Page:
Born in Lansing, Michigan, Lebbeus Woods (1940–2012) dedicated his career to probing architecture’s potential to transform the individual and the collective. Woods, who sadly passed away as planning for this exhibition was underway, had an enormous influence on the field of architecture over the past three decades, despite the few built structures to his name. Working deftly with pencil on paper and on intricate models with collaborators, he created complex worlds—at times abstract and at times explicit—that present shifts, cycles, and transience within the built environment.
Lebbeus Woods, Architect brings together significant projects from the past thirty years. Woods’s architecture is emblematic of a period of exploration and theory that emerged in the field in the 1980s. As someone attuned to the human condition, he was more concerned with architecture’s ability to inspire and change our collective understanding of what is possible than with the formal arguments of architectural practice. His prescient proposals offer new architectural typologies and anticipate the need for spaces of uncensored communication, particularly in the face of changing political landscapes and natural calamity. Some structures suggest a disparate alternative, while others acknowledge existing circumstances rather than erase them; they drift above, embed within, or occupy the underground. The architecture on view here, presented through extensive drawings and models, offers an original perspective on humanity’s ability to resist, respond to, and create in adverse conditions. He once said, “Maybe I can show what could happen if we lived by a different set of rules.”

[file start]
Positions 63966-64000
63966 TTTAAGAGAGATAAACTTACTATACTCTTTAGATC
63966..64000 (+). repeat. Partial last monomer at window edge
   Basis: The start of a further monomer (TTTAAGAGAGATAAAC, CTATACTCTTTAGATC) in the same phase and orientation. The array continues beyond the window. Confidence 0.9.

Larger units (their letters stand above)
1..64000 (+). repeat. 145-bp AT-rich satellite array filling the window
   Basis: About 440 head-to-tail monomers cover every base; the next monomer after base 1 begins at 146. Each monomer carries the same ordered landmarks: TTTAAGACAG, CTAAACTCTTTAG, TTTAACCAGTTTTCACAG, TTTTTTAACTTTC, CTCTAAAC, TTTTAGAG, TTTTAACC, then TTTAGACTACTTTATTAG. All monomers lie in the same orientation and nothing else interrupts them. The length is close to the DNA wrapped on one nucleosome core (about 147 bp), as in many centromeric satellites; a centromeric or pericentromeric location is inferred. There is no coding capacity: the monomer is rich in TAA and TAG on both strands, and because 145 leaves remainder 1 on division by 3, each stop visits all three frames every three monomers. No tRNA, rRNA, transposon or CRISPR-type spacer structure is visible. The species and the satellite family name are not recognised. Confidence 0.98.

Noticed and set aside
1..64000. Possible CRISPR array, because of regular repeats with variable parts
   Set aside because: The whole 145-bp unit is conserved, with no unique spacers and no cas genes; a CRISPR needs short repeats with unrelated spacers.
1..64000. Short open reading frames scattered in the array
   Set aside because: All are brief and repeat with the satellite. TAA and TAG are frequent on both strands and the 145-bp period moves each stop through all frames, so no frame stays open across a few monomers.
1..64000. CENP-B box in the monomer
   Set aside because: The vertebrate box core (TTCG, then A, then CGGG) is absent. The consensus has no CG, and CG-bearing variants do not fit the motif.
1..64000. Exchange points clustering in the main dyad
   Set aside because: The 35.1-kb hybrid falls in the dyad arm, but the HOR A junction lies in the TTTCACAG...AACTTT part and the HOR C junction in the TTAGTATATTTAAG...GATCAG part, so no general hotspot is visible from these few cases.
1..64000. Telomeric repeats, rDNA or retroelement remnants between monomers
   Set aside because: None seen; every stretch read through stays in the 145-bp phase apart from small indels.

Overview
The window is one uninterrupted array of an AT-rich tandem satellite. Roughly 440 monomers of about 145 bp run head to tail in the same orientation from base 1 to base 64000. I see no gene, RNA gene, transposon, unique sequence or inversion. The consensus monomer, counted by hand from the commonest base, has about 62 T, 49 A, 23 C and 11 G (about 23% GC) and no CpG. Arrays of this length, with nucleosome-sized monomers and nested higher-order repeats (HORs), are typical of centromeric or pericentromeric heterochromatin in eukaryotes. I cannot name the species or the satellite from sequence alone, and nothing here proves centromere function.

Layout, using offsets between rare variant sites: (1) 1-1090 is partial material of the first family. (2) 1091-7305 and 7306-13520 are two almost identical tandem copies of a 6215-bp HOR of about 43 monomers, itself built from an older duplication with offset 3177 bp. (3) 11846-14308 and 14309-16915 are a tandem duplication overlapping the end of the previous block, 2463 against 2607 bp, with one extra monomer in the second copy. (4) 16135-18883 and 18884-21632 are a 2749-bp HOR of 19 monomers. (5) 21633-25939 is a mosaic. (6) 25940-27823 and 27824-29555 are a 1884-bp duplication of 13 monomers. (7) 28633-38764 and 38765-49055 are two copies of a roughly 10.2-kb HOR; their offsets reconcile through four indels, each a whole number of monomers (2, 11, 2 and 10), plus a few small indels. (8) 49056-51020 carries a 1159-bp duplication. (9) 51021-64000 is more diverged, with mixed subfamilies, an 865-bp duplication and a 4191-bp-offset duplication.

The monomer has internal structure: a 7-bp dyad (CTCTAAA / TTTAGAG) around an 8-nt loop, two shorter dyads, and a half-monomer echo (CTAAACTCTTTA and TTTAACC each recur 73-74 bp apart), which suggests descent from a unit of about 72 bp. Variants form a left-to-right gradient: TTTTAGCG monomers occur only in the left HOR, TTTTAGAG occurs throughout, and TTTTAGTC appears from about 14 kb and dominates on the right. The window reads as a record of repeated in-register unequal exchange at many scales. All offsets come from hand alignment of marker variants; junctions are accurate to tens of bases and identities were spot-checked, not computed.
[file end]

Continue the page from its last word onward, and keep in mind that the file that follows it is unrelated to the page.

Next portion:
This exhibition marks the first presentation of an architect’s work at the Broad MSU. Zaha Hadid, the architect who designed this museum, was a longtime friend and colleague of Lebbeus Woods. Each architect contributed tremendously towards a burgeoning experimental architecture discourse, and Hadid has spoken publicly of Woods’s impact and influence on her practice. Lebbeus Woods, Architectoffers visitors further insight into the context and significance of this building by bringing it into dialogue with Woods’s provocative ethos and transformative designs, which find formal and conceptual echoes in the structure and spaces of these galleries.